NCTM: My Flipped Classroom is Taking Me Places


When I received the confirmation email that I will be presenting in NCTM (National Council of Teachers of Mathematics) this year, I was beyond excited! Getting my proposal accepted in one conference is a major deal for a teacher like me. So, when I found out that NCTM sent me 2 more acceptance letters to present to all 3 regional conferences, I was over the moon. 

I am grateful to NCTM for believing that my voice matters. When I started my flipped classroom in 2013, my soul purpose is to help my AP students in Barstow High School to get a fighting chance in passing the AP test.  I already mentioned this in my earlier blog about BHS adding another period in our class schedule.  The amount of time that I was loosing from this shift is around 17 hours in one semester.  That is why I decided to record my lessons and publish my videos so my students can have a preview of what they will see in class the next day and get done with their note-taking at home. By doing this, I was able to focus on using my 50 minutes of class time in more hands-on activities, guided and independent practice, and differentiated instruction. With my flip classroom, I was able to stretch my shorter math period classes in giving more substantial lesson to accommodate the needs of my AP and non-AP students.

  • Joel Evans – Adventures in Flipping a Math Class
    Showed me how to make my flipped classroom more dynamic and engaging to my students.  We share many similarities on how we publish our math videos online and our deep appreciation of Dr. McCammon’s Fizz Method in our flipped classroom.  His take on how to use apps like “Remind” is changing how I interact to my students via text messaging.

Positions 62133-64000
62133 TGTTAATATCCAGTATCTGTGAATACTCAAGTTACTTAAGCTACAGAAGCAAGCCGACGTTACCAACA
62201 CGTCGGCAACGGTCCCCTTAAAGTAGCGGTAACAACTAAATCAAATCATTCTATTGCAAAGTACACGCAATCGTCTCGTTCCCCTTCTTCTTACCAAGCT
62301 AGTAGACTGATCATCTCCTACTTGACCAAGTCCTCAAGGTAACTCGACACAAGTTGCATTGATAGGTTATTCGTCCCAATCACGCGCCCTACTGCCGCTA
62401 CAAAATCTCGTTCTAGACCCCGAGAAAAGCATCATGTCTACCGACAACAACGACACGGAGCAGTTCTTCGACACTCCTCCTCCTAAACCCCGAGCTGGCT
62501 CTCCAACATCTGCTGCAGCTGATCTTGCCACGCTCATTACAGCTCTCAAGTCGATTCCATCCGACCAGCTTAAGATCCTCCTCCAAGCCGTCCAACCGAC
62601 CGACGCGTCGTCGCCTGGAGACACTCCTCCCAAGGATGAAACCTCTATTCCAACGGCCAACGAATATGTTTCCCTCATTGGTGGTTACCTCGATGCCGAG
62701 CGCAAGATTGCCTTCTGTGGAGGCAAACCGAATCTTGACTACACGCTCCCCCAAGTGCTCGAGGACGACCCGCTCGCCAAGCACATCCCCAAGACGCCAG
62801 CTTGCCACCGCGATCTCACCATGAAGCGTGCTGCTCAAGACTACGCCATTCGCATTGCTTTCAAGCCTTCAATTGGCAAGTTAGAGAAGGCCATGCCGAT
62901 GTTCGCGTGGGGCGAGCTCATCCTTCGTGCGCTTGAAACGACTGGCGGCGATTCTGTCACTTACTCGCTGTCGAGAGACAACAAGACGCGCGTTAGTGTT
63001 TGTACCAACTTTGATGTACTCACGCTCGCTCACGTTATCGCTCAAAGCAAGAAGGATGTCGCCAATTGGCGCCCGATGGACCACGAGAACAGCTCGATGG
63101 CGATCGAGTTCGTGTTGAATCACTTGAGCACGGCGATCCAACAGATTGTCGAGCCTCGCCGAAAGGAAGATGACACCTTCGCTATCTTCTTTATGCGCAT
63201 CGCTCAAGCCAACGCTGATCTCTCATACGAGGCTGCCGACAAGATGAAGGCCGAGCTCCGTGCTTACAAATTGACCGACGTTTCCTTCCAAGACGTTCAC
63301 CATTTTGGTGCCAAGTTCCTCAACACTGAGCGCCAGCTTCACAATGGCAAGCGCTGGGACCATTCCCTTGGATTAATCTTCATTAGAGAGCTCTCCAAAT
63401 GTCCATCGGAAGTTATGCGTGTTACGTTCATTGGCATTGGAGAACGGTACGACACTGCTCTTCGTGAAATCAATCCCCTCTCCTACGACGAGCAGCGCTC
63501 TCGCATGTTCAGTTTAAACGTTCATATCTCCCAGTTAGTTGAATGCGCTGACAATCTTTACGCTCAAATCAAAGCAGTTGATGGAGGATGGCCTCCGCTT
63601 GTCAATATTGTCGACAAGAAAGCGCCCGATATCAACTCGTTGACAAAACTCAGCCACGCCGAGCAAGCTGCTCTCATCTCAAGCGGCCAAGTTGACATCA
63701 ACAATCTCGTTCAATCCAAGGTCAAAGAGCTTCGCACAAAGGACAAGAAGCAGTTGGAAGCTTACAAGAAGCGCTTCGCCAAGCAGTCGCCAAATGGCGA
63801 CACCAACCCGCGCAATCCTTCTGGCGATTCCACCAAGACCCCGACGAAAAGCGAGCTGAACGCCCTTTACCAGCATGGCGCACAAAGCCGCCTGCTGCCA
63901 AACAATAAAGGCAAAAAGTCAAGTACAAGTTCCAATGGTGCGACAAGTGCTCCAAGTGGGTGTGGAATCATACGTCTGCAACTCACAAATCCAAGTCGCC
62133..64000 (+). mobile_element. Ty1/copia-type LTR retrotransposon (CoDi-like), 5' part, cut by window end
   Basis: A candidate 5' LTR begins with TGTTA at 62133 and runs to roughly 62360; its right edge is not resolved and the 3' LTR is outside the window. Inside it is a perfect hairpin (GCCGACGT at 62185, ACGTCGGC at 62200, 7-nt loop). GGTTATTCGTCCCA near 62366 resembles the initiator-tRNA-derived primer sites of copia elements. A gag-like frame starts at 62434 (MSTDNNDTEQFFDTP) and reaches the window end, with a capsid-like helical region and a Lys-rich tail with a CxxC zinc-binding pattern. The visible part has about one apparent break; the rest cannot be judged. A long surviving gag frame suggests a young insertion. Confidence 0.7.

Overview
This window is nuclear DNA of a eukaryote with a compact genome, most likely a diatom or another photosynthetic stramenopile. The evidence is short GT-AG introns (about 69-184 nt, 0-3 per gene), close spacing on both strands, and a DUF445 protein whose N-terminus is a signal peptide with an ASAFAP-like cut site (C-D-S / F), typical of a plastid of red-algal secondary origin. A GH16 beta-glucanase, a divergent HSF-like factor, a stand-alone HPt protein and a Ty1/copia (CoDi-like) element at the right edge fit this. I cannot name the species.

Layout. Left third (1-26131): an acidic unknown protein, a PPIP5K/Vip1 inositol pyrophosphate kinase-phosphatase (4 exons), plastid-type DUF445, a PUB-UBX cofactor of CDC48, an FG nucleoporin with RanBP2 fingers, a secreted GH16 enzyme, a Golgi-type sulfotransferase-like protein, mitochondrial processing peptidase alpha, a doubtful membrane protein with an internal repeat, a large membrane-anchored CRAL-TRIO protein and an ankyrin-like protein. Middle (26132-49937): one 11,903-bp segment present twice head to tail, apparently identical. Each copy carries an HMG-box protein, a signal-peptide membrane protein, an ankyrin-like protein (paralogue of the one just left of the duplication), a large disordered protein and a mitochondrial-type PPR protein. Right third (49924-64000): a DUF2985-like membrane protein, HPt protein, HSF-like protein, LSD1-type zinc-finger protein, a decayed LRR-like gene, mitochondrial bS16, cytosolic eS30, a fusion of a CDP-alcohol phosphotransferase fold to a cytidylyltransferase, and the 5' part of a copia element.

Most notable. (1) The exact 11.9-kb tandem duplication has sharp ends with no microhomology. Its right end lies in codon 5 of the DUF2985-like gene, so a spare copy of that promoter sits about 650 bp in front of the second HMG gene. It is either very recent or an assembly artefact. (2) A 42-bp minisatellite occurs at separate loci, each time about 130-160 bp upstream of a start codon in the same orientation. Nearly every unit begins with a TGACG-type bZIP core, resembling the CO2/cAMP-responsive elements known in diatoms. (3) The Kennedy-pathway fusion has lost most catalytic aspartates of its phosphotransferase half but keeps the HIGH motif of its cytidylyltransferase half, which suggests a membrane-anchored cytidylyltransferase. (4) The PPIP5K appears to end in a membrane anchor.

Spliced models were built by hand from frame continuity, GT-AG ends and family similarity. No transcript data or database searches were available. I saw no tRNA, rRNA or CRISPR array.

• Jonathan Osters – Flipping With a Twist
    Gave me a new appreciation to Hershey’s Kisses.  His use of candies to tach confidence interval made me really excited to teach inferential statistics to my AP statistics students.
  • ExWkshps Texas Intruments
    I gave my only Ti-84 to my student going to college this summer.  With no graphing calculator during my AP calculus and AP statistics lessons, I often borrow my student’s brand new Ti-84 colored display calculator to teach them how to approximate limits and graph scatterplots. And as fate dictates, with just a few exchange of tweets with TI, they gave me a cool shirt and a brand new Ti-84 calculator for me to keep.

The research presentations I had in Atlantic City, Minneapolis, and Nashville made me feel like a rockstar — touring in different cities each week minus the fancy trailer.  Meeting math teachers in a room filled with educators interested and curious about the innovations I am doing in my classroom is a very humbling experience.  NCTM had given me the platform to share and influence math teachers during my sessions to start recording their own video lessons and enjoy the benefits of the Three R’s:  Reuse, Re-watch, and Review.

I am a new person after my 3 NCTM conferences experience. I was not only a presenter but also an excited participant in the sessions that I attended.  The technology and innovations which I have witnessed from the other presenters have given me more reasons to be excited in using different approach to teaching math.